Construction of the line featured in the Northland by-election, 2015. New Zealand First candidate and leader Winston Peters argued the line should be built to carry containers from NorthPort to Auckland. In response the New Zealand Taxpayers' Union claimed that Peters had never visited NorthPort, confused the port with the closed Port of Whangarei, and that Northport's CEO had stated that NorthPort "does not want a rail link" and that the line "does not feature in the Port's 30 year plan."
NorthPort responded to these claims by stating that while the line "is not a short-term priority" for Northport, the company supported "the designation of the rail corridor" as it fits with the company's strategy of long-term growth. The company confirmed Peters had never visited the port.
2017 general election
The matter became an issue during campaigning for the 2017 general election. On 31 August 2017, New Zealand First party leader Winston Peters announced a policy of relocating the Port of Auckland to Marsden Point by 2027. Peters had vowed in July that the building of the Marsden Point Branch at a cost of up to $1 billion was non-negotiable in any post–election coalition between NZ First and either National or Labour.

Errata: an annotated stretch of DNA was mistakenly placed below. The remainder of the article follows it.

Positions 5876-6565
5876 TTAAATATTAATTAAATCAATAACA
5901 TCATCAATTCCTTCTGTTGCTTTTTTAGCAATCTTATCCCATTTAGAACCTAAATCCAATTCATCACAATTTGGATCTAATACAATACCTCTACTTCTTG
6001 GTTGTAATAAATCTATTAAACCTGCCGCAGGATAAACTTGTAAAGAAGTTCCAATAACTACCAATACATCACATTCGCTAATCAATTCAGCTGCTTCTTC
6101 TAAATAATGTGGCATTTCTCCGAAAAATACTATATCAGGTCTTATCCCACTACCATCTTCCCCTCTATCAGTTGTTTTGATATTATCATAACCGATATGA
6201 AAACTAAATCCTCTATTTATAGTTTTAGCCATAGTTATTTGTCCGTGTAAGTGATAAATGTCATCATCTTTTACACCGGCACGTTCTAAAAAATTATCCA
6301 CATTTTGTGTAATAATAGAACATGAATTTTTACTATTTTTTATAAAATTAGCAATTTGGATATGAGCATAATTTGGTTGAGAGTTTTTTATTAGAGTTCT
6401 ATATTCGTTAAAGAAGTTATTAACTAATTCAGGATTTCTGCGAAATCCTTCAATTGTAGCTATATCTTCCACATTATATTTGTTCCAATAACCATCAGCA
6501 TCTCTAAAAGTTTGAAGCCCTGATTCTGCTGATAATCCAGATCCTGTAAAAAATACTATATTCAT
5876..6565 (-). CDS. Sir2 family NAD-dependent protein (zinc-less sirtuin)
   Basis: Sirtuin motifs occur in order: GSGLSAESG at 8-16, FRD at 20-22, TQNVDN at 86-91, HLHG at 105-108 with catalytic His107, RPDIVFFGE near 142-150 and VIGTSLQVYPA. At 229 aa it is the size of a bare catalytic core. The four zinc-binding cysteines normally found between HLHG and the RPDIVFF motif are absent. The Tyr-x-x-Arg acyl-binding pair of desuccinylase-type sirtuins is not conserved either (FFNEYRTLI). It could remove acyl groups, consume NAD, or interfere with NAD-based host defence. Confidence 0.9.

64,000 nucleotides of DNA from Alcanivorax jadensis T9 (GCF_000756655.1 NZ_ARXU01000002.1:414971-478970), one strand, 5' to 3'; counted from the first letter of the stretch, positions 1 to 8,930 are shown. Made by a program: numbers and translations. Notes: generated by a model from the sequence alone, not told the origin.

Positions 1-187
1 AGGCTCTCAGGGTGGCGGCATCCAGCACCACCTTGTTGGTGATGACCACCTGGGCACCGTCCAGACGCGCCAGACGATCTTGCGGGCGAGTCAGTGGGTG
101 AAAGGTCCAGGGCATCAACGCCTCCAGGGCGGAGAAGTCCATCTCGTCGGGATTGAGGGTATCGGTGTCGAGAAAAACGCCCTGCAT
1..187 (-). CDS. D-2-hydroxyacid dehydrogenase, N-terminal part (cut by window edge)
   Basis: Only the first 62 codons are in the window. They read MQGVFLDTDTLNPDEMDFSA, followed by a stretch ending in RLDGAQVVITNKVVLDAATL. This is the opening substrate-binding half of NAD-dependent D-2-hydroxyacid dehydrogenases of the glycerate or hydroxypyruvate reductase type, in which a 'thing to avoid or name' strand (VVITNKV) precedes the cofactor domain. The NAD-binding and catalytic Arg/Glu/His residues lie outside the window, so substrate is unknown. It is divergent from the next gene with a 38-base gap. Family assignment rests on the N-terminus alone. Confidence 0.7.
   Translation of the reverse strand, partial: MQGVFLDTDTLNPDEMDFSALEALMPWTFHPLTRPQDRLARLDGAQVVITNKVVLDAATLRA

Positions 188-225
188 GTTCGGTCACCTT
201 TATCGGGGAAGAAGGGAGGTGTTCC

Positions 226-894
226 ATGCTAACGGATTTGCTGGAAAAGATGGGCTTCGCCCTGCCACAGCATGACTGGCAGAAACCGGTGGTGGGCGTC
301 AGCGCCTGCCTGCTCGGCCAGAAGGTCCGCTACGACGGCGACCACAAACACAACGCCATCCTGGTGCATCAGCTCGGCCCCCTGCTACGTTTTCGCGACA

As part of the Labour-NZ First coalition agreement for the Sixth Labour Government, there is to be a feasibility study of moving the Port of Auckland to Northport, with upgrades of road and rail to Northport.
In addition to freight traffic, there is also the possibility of passenger traffic. The last passenger trains to service Whangarei were mixed trains that were cancelled in 1976. However, Northland Regional Land Transport Committee chairman Bill Rossiter suggested in February 2006 that passenger trains may be introduced for commuters between Ruakaka and Whangarei. This is being considered as a long-term option. The population of Ruakaka and surrounds is expected to grow by 15,000 in the ten years from 2007, and proposals for commercial precincts, residential subdivisions, and a tertiary education centre have called for a commuter rail and industrial development that would require a rail-road freight transit centre.
The Helensville railway station at the western extremity of Auckland's commuter network was New Zealand's northernmost main-line passenger railway station until services were reduced to Waitakere railway station in 2010; and to Swanson railway station in 2015; because of low passenger traffic to Waitakere, and to the expense of increasing clearance in the Waitakere tunnel for electrification.
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- Churchman and Hurst, The Railways of New Zealand, 97.